In 1983, a bill was introduced by Rep. Philip Crane (D-Ill.) who said, “It is time the Navy recognized the outstanding contributions made by this officer (Admiral Grace Hopper) recalled from retirement over a decade and a half ago and promote her to the rank of Commodore.” Rep. Crane became interested in Grace Murray Hopper after seeing her March 1983 60 Minutes interview. He’d never met Hopper, but after speaking with several people, was convinced she was due the added status of being a flag officer. The bill was approved by the House, and at the age of 76, she was promoted to Commodore by special Presidential appointment. Her rank was elevated to rear admiral in November 1985, making her one of few women admirals in the history of the United States Navy.
On 27 September 1985, the Navy Regional Data Automation Center (now the Naval Computer and Telecommunications Station), San Diego, broke ground on a 135,577 square foot data processing facility, The Grace Murray Hopper Service Center. The building contains a data processing center as well as training facilities, teleconferencing capabilities, telecommunications and expanded customer service areas. A small room-sized museum contains numerous artifacts, awards and citations that Hopper received during her lengthy career. The guest visitor’s book contains the names of some prominent people paying homage to the computer pioneer. There is also a Grace Murray Hopper Center for Computer Learning at Brewster Academy in Wolfeboro, New Hampshire, where she spent her childhood summers.
She retired (involuntarily) from the Navy on August 14, 1986. At a celebration held in Boston on the USS Constitution to celebrate her retirement, Hopper was awarded the Defense Distinguished Service Medal, the highest non-combat decoration awarded by the Department of Defense. At the time of her retirement, she was the oldest active-duty commissioned officer in the United States Navy (79 years, eight months and five days), and aboard the oldest commissioned ship in the United States Navy (188 years, nine months and 23 days). (Admirals William D. Leahy, Chester W. Nimitz, Hyman G. Rickover and Charles Stewart were the only other officers in the Navy’s history to serve on active duty at a higher age. Leahy and Nimitz served on active duty for life due to their promotions to the rank of fleet admiral.)
Three hundred of her friends and admirers and thirty family members were there to watch as the end came to her 43-year Naval career. As then Secretary of the Navy John Lehman said in his speech, “I’m reminded of that famous story by P.T. Barnum. About the turn of the century, his principle attraction, the human cannonball, came to P.T. Barnum and said, Mr. Barnum, I just can’t take it any longer. Two performances a day and four on weekends are just too much. I’m quitting.’ Barnum said, You can’t possibly quit. Where will I find someone else of your caliber?’ They realized Hopper was irreplaceable.”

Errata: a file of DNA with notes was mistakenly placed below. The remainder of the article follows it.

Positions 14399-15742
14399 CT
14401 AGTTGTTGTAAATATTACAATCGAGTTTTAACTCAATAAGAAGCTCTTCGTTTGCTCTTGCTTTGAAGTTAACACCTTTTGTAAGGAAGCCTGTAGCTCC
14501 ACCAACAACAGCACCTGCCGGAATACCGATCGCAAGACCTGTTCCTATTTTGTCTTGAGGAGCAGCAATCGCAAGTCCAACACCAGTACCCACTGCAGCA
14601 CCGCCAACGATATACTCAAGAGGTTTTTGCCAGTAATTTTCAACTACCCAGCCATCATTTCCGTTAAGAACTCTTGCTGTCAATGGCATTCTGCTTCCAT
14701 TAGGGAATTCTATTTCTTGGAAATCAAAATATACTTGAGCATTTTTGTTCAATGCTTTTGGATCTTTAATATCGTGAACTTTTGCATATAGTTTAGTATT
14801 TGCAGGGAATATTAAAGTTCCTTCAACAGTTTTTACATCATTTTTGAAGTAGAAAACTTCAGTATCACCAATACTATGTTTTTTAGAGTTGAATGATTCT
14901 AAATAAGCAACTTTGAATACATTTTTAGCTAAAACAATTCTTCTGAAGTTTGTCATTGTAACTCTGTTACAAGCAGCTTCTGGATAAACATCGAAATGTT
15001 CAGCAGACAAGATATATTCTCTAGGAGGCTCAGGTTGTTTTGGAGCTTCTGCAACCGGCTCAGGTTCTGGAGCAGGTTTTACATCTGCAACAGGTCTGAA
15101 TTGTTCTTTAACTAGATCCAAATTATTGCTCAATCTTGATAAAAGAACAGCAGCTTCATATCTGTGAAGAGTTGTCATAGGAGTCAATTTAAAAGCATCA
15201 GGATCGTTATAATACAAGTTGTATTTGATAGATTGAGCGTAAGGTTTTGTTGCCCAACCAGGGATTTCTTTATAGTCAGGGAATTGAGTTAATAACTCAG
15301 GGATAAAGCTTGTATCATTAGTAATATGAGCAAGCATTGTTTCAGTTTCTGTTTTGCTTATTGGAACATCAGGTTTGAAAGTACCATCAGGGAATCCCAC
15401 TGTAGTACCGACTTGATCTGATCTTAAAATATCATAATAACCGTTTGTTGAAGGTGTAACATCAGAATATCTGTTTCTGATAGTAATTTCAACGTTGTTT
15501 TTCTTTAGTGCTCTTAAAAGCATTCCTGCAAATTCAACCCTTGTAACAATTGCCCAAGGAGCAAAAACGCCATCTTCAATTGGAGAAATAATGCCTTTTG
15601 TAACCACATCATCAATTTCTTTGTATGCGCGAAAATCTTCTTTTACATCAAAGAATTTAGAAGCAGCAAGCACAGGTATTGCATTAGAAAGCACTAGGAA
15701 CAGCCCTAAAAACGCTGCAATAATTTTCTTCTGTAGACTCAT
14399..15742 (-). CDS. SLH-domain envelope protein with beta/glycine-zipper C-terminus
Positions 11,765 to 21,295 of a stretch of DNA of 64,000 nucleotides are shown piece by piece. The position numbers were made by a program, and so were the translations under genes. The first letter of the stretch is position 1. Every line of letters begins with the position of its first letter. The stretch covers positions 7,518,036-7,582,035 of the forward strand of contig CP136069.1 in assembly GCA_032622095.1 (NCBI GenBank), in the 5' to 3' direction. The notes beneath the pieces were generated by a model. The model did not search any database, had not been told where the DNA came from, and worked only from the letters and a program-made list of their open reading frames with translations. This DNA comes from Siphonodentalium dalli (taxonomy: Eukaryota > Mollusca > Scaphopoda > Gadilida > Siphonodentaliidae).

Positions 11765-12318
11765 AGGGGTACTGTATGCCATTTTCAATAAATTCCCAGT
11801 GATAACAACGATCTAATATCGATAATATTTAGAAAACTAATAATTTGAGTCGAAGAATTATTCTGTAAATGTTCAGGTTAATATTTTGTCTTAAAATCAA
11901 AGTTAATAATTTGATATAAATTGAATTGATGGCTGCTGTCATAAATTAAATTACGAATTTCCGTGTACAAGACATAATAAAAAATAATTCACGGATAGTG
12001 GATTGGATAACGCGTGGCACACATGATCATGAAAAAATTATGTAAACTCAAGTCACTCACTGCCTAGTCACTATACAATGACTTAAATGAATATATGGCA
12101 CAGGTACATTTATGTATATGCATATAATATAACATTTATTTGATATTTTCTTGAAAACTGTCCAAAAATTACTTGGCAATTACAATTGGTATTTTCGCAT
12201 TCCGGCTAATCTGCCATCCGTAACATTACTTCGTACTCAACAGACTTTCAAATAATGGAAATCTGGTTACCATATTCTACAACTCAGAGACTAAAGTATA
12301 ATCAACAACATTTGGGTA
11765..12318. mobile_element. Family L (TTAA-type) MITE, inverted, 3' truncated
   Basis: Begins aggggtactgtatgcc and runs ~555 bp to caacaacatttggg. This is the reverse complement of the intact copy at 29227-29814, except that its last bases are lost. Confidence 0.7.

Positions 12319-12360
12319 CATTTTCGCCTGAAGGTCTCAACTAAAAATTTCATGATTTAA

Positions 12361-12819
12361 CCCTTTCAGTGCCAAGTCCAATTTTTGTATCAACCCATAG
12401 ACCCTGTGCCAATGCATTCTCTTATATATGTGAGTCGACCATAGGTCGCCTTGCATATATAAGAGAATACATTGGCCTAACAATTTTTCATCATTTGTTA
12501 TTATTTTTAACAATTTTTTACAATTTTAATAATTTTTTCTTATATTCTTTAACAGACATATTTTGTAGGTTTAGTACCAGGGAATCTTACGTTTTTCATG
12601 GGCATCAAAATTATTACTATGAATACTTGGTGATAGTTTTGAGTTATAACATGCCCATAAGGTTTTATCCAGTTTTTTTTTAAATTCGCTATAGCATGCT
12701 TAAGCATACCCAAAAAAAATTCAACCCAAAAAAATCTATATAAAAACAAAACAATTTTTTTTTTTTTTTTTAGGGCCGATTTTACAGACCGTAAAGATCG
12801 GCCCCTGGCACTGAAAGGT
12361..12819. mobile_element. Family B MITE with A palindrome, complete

In her retirement speech, instead of dwelling on the past, she talked about moving toward the future, stressing the importance of leadership. “Our young people are the future. We must provide for them. We must give them the positive leadership they’re looking for…You manage things; you lead people.” It was at her retirement in 1986 that she was presented the highest award given by the Department of Defense – the Defense Distinguished Service Medal – one of innumerable awards she received from both the Navy and industry.
Other awards include the Navy Meritorious Service Medal, the Legion of Merit and the National Medal of Technology, awarded last September by President George Bush. She also received the first computer sciences “man of the year” award from the Data Processing Management Association (DPMA) in 1969. Other achievements include retiring from the Navy as a Rear Admiral and the oldest serving officer at that time, and being the first woman to be awarded a Ph.D. in Mathematics from Yale University. For a CAPT Grace Hopper, Head of the Navy Programming Section of the Office of the Chief of Naval Operations (OP-911F), at work in her office in August 1976. She was the first Naval Reserve woman to be called back to active duty.